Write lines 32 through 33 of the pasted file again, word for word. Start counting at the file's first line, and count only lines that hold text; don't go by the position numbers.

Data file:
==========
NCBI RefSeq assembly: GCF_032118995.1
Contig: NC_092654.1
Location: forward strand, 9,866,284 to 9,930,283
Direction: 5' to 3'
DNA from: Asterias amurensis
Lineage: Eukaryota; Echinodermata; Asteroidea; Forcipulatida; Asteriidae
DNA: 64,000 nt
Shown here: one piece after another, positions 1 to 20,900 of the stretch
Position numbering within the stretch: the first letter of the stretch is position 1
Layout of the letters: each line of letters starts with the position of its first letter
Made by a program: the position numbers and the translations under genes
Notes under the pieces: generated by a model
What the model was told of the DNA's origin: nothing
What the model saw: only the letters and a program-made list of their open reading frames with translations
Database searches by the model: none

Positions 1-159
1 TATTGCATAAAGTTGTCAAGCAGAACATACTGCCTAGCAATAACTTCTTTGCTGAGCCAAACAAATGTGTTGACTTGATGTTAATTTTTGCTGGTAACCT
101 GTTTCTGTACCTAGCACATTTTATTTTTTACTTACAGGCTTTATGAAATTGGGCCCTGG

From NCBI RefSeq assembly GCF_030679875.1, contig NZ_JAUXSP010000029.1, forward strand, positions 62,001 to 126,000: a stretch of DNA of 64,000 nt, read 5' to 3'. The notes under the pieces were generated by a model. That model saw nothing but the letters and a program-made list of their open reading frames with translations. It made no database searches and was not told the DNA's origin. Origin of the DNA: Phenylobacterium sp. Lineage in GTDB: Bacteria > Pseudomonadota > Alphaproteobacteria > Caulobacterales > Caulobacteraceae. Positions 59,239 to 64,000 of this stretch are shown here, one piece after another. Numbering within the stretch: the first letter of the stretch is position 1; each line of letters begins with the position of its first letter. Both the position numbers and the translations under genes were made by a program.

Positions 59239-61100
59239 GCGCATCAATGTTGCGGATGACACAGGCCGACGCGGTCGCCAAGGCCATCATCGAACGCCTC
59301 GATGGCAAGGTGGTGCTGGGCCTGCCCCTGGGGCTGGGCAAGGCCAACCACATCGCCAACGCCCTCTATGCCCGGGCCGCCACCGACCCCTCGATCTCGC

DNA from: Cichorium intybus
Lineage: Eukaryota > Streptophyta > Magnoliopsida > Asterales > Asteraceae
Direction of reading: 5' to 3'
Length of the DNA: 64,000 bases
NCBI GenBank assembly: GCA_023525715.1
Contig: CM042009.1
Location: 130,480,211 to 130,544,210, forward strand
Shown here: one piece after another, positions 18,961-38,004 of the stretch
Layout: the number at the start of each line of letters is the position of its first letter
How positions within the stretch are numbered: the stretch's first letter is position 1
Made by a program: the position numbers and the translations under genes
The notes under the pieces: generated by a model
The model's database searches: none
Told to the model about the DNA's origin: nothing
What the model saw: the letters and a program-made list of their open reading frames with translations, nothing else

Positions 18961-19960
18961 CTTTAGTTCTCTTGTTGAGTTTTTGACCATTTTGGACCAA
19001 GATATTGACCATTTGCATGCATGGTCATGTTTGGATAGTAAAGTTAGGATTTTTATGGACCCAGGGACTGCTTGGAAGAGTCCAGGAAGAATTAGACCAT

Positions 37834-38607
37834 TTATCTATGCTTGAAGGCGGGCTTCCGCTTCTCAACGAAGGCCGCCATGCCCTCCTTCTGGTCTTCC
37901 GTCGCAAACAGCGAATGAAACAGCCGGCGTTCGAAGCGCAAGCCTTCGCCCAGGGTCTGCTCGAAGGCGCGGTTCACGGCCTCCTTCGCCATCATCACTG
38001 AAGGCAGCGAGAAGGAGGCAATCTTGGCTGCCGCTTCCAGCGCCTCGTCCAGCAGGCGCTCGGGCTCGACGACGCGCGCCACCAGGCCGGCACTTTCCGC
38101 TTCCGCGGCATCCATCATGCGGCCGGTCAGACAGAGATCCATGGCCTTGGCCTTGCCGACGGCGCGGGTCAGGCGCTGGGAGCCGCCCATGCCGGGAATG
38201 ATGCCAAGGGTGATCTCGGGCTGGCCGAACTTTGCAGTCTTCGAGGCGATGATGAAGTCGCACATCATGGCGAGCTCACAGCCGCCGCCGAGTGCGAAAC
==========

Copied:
How positions within the stretch are numbered: the stretch's first letter is position 1
Made by a program: the position numbers and the translations under genes